New Daysy Study!
Has your cycle been affected by the pandemic?
Many women have reported cycle and period changes since March 2020. In our current study, we systematically examined cycle data. We compared and analyzed 13,194 anonymized cycles from more than 1000 Daysy users in 2019 and 2020. The result confirms what many women already suspected, the cycle shortened by 1 day on average in the first half of the pandemic, while the duration of menstruation increased significantly, especially during the first lockdown.
The result of the study summarized:
- In the first half of 2019, the average cycle lasted 29.8 days; in the first half of 2020, it lasted only 28.7.
- The follicular phase (before ovulation) shortened from an average of 17.12 days to 16.2.
In order to analyze the extent to which women perceived the pandemic as psychosocially stressful, participants were asked in the second part of the study to answer a questionnaire (summer 2021) about themselves and their personal situation, during and before the pandemic.
In order to analyze the extent to which women perceived the pandemic as psychosocially stressful, participants were asked in the second part of the study to answer a questionnaire (Summer 2021) about themselves and their personal situation, during and before the pandemic.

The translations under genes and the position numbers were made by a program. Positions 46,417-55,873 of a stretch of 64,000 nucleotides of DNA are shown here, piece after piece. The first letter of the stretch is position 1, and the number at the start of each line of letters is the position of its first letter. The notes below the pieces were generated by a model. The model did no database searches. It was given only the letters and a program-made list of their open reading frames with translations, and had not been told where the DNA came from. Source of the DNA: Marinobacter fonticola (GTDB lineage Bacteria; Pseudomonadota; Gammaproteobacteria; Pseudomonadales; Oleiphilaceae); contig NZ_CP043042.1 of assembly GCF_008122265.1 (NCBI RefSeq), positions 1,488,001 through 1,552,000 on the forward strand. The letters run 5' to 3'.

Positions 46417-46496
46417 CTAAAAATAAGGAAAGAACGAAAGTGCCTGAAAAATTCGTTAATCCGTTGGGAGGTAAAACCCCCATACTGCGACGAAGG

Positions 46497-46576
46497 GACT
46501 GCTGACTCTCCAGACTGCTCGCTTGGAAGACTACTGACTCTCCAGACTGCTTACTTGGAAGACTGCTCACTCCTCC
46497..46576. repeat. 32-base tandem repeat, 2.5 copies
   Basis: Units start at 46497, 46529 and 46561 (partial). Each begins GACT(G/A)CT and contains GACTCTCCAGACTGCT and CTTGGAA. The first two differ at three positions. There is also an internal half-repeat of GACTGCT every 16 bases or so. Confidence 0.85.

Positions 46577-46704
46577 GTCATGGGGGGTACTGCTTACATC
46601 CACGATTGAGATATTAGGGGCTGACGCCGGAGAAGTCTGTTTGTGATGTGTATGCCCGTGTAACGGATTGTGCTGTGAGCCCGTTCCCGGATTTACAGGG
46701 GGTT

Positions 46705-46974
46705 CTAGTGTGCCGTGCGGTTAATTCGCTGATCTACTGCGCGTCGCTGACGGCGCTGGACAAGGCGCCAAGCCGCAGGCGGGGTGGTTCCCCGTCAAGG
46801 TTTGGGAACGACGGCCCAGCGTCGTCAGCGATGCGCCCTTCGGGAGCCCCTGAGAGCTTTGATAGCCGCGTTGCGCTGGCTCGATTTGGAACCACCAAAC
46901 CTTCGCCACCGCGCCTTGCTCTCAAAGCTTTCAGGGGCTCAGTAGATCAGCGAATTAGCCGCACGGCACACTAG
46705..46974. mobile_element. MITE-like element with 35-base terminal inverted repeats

- 44.4% of participants reported that they had noticed a change in their menstrual cycle, temperature curve, or menstruation in the past 12 months. Among women who had experienced COVID-19 themselves or in their family member(s), the rate was higher (53.9%).
- Sixty-nine percent reported a change in quality of life during the previous 12 calendar months. Forty-one percent of these women perceived this change as an improvement.
- Among the 102 women who themselves or their family member had experienced COVID-19 disease (38% of all respondents overall), many perceived the changes as negative instead. 46% of respondents reported that their quality of life had worsened during the past 12 months.
The cycle data from 2019 and 2020 provides an objective overview of changes in the menstrual cycles of users of a fertility tracker. It supports the hypothesis that stress affects the cycle and fertility overall. The authors of the study emphasize that future studies should focus on cycle changes during the most stressful phases of the pandemic to provide more precise information about the relationship between stress and menstruation.